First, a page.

There have been encouraging signs the economy is no longer shrinking – but growing. President Barack Obama told a crowd in Winston-Salem yesterday he will continue to fight for investments in education and innovation – a move he says will help continue the country’s economic recovery. The president’s words were welcomed by students and staff at Forsyth Technical Community College where they’re in the business of re-invention and re-training.
"Hannah Kiger is a 19-year-old student at Forsyth Tech. She was lucky enough to get one of the few available tickets to President Obama’s speech yesterday in the school gymnasium."
"Is this your first time seeing Obama in person?""Yes, seeing any president! Or anyone actually! I got to shake his hand so!"
Kiger isn’t the only one in her family enrolled at Forsyth Tech. Her mother is also a student – she lost her job in advertising two years ago.
"It’s actually me, my mom, my brother and my sister-in-law all here at the same time so, it’s a family affair."
That helps explain why Forsyth Tech has record enrollment this year – 10-thousand students.
"We want to create and sell products all over the world that are stamped with three simple words – ‘Made in America.’ That’s our goal. (applause)"
President Obama was invited to Forsyth Tech to help the school celebrate its 50th anniversary. He praised the school for giving students the skills and training needed to get good jobs.
"And meanwhile, your unique partnerships that you’re building with advanced manufacturing and biotechnology firms will ensure that the businesses of the future locate here, they come here, they stay here, they hire right here in Winston-Salem. (applause)"
Winston-Salem and surrounding communities no longer have the traditional manufacturing jobs they used to. In the 1940s more than half of the local workers were employed by R-J Reynolds Tobacco Company or in textiles – working for Hanes.
That’s not today’s economic snapshot. The area has stakes tied to Winston-Salem’s Piedmont Triad Research Park – where more than 50 life science and technology organizations are located.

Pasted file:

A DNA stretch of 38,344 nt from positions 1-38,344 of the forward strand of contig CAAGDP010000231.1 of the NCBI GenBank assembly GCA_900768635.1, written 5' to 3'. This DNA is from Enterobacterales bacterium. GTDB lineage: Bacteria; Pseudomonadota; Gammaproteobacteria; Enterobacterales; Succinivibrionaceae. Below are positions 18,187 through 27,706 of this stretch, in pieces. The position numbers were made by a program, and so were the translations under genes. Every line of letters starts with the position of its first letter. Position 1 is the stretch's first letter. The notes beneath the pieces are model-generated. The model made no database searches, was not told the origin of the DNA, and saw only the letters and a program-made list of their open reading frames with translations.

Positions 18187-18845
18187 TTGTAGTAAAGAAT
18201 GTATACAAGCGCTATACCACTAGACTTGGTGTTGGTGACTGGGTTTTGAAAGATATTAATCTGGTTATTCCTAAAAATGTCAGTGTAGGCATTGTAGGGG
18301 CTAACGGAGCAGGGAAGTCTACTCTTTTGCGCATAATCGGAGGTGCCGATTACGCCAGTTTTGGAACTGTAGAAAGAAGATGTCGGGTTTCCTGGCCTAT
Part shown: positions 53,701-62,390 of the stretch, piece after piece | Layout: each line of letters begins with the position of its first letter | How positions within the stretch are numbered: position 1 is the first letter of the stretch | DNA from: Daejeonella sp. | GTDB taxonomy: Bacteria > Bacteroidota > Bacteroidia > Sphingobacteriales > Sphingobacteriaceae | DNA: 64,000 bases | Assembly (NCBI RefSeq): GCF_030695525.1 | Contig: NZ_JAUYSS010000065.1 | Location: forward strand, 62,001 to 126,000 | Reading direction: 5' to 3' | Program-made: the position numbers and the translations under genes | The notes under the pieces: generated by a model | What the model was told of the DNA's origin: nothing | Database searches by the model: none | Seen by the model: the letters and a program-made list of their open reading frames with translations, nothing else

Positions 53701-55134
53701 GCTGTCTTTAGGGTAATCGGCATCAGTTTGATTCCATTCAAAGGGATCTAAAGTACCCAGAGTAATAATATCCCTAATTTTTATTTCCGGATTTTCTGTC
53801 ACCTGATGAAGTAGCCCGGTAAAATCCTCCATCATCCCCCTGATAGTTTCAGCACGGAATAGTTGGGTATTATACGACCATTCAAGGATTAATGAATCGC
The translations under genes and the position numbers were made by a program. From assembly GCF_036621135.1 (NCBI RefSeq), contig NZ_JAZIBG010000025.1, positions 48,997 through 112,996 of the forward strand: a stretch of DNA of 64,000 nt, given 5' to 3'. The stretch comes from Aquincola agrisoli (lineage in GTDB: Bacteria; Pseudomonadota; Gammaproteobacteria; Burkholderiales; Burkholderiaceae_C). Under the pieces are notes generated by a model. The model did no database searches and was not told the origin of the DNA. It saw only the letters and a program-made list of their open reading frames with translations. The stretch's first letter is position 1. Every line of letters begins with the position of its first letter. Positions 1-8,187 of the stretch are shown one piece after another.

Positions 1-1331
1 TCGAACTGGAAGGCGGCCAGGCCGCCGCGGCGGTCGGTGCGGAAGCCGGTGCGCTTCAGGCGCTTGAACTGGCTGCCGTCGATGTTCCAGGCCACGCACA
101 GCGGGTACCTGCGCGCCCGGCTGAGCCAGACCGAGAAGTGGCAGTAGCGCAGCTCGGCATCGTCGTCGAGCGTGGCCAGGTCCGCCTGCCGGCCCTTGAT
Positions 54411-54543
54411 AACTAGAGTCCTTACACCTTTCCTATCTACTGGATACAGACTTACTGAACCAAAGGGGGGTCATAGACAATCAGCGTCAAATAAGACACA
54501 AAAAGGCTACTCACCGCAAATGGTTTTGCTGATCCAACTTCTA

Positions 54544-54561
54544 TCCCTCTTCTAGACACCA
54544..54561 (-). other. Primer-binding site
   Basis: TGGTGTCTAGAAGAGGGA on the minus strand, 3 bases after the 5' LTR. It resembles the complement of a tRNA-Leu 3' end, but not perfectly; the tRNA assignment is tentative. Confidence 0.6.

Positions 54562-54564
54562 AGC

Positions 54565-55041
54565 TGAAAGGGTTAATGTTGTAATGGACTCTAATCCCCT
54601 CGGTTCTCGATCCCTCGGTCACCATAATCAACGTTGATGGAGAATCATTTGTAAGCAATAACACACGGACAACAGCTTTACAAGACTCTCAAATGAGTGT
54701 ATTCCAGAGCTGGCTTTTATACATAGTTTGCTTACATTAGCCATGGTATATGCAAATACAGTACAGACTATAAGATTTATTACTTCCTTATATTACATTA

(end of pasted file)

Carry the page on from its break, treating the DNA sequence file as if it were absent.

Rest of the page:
Gary Green is president of Forsyth Tech. He says President Obama's visit and tour was exciting and proves they are doing something right.
"We’re very fortunate at Forsyth Tech to be able to have outstanding faculty and staff who have worked very hard over the years to create programs that really are preparing people for the jobs of tomorrow."
Mr. Obama used his visit to Winston-Salem to call for a new “Sputnik” moment. He said around the time Forsyth Tech opened the Soviet Union beat America into space by launching a satellite known as “Sputnik.” He says America needs another wake-up call – to boost education, innovation and infrastructure – no matter the cost.
Liana Toe liked what she heard. She’s taking pre-requisite classes at Forsyth Tech and is hoping to enter the nursing program. The 20-year-old Liberia native says her family brought her to North Carolina in 2002 for a better life and a better education. Toe says she was inspired by Mr. Obama’s speech and hopes here classmates were as well:
"I hope they all get inspired to do their best in school, outside of school, just inspire others to go to school, get a good education and get a better job."
Forsyth Tech was a friendly audience for the president – now it’s back to the real world where the debate over tax breaks and an unemployment extension will determine who has a merry Christmas or not.